There’s a little bit of a fictional aspect to it because ‘person who screws up’ isn’t really a real life characteristic and you’d really be able to just instruct him to do nothing and the chances are things wouldn’t go that wrong. It’d just be bad luck.

        What I really don’t like about how Ben is handled is they don’t reinforce or react to the decision in an interesting way. I think whichever you choose the game should actually disagree with you but instead it just reinforces whatever you believed when you made the decision

        • Zukhramm says:

          But in the moment, you’re not aware you can save him without someone else dying. The game has been throwing so many “pick one of the other” choices that it really seemed improbable to me to be able to save him without Kenny dying.

          • Thomas says:

            Oh thats interesting. It never even crossed my mind. I assumed at worst that he’d probably die when I tried to save him (was pleasantly surprised that he didn’t)

            I’ll watch out for the incident when it comes up on Spoiler Warning again with that in mind

          • Isy says:

            I never once considered anyone else was in danger that scene. The game has always been pretty clear whenever choices like that come up. Everyone else was outside and safe – the only person who might have been in danger was Lee.

            The main trouble with Ben is everyone else is as stupid as him, but only his screw ups cause catastrophes. I mean, look at Lee and the car battery right in this episode. Kenny especially can just be eaten. Ben was incompetent, Kenny was incompetent and malicious.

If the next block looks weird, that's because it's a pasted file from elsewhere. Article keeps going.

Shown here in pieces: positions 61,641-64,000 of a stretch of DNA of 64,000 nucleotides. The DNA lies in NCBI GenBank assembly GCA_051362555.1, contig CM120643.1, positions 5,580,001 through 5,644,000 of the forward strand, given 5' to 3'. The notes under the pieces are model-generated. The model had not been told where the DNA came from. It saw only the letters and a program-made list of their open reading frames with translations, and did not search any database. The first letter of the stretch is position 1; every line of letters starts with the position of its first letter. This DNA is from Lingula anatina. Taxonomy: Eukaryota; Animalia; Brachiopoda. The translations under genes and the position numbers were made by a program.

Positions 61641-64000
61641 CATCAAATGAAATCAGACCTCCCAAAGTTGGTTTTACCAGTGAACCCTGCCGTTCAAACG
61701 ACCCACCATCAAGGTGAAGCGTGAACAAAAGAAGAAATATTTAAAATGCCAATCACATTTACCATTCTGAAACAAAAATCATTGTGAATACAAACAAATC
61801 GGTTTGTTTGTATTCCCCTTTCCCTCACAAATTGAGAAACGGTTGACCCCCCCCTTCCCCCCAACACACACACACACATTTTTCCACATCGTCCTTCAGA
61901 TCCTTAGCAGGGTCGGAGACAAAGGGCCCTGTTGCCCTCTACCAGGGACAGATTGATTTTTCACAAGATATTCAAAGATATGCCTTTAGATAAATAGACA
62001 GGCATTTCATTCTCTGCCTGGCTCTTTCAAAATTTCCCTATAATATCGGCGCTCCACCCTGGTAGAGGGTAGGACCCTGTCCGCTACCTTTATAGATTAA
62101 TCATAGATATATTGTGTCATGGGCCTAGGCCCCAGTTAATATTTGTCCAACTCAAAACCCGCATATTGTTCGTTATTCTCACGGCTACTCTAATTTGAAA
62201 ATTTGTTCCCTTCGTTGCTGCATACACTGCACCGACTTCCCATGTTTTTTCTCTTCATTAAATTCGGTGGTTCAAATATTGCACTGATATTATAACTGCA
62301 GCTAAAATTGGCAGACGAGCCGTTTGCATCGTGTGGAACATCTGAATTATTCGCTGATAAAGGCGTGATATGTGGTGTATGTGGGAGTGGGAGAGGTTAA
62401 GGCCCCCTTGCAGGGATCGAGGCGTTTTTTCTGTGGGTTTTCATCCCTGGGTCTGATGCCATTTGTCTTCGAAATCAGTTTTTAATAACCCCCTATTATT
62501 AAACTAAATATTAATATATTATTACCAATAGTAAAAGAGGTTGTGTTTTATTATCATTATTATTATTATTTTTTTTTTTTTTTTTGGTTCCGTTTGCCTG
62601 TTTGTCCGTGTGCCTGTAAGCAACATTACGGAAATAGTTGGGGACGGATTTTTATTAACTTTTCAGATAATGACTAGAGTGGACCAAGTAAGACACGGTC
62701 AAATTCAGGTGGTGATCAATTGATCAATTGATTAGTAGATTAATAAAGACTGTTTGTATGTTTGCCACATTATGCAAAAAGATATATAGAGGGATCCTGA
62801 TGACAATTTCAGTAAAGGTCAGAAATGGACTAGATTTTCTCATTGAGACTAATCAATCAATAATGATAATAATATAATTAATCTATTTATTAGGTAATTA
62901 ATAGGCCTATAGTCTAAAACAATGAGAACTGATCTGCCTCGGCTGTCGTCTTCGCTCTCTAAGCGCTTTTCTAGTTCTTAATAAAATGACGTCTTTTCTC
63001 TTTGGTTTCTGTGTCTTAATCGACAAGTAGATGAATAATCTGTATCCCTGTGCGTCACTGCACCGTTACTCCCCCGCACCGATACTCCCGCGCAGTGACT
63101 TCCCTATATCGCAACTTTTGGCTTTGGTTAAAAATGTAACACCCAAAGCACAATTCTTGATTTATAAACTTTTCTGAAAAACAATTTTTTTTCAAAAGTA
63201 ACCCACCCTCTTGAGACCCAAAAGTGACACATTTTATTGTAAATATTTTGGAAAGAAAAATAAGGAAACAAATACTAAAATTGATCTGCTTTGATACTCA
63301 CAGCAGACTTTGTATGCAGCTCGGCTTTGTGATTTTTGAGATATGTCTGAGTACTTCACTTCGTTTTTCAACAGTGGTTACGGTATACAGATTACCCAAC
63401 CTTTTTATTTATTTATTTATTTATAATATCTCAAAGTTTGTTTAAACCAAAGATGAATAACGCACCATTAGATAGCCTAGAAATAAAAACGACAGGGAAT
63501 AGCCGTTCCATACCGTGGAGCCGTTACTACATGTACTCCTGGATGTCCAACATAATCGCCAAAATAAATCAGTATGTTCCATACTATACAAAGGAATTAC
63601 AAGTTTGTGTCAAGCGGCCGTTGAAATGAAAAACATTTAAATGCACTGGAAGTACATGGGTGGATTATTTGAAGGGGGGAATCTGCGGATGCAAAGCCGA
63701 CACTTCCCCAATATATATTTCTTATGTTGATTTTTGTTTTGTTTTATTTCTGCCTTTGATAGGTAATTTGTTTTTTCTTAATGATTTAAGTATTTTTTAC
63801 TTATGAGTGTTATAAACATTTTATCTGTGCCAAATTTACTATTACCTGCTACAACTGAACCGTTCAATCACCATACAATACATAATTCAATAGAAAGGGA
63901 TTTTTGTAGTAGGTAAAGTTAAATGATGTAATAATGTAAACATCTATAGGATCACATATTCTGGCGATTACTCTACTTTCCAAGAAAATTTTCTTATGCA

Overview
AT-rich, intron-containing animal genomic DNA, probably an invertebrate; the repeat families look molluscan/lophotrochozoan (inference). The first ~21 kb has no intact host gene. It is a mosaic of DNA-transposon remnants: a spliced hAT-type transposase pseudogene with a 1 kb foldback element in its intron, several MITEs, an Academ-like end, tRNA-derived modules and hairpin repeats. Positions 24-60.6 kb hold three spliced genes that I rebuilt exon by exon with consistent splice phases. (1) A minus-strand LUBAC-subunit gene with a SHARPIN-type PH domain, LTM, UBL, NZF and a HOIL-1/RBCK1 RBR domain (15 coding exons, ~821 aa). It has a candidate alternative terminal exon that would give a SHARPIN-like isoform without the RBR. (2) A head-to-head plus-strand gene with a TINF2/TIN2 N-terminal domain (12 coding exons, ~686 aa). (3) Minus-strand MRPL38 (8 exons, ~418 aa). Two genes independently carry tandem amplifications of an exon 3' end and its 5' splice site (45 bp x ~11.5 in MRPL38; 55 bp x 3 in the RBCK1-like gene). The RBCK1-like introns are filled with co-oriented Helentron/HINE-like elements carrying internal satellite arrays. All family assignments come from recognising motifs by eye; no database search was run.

• Zukhramm says:

              If no one else was in danger, the choice would be pointless. The fact that I was given a choice to me implied that there is reason to not pull him up. As there is no reason to leave him, it’s really a non-choice, just one I was not aware of at the time.

              • anaphysik says:

                Look… every WD choice is ‘pointless.’ The choices are almost *entirely* about ‘what would you *try* to do (and how will people react to that),’ while the railroad keeps on rolling. This is one of the more highly divergent choices in that /Ben can actually die or not/. (E5) And like the Doug/Carley choice, Ben living or dying will soon no longer be a divergence <_<

                • Zukhramm says:

                  How much things diverge is irrelevant. Most choices are between two things, the is a choice between one thing and nothing. No other choice was the pointless to me.

                  • Thomas says:

                    So you ended up killing Ben because you believed that killing Ben was such a stupid thing to do that they must do something even worse if you save him? =D

                    (this does mean that you were way kinder to Ben then the large number of people who killed him because they figured Ben was useless^^ )

                    • anaphysik says:

                      Indeed, as the great Lorik Qui’in would say, “What kind of insane breed of logic is that?!”

                    • Zukhramm says:

                      It’s “it’s a game” logic. The choices I had been presented with so far had seemed to have at least some rough equivalence between them. Who you give food to in episode 2 might not affect the story, but someone still gets the food, it’s not a choice between giving Clementine food or throwing it away.

              • Isy says:

                I only got the impression that the choice to drop him was because he was a screw up and you wanted to kill him, and because Kenny would throw a fit if you didn’t murder a kid. I never felt anyone could be in danger but Lee – I’m curious, now, did anyone else feel there was a danger if you saved Ben?

                • kanodin says:

                  Going back to save Ben is pretty dangerous for Lee, but obviously he’s not gonna die if he saves Ben here. Beyond that nobody seems in danger.

                • Jamfalcon says:

                  *Raises hand*

                  I don’t remember exactly what went through my mind in the moment. I liked Ben, too. But I let him drop because he was telling me that I had to let him go and get everyone else away, and in the moment, I believed it. From a meta perspective, yeah, that’s not really likely. But the way that I made that decision is, in my mind, a sign of just how immersive the game is (when you don’t have four people talking over it, anyway.)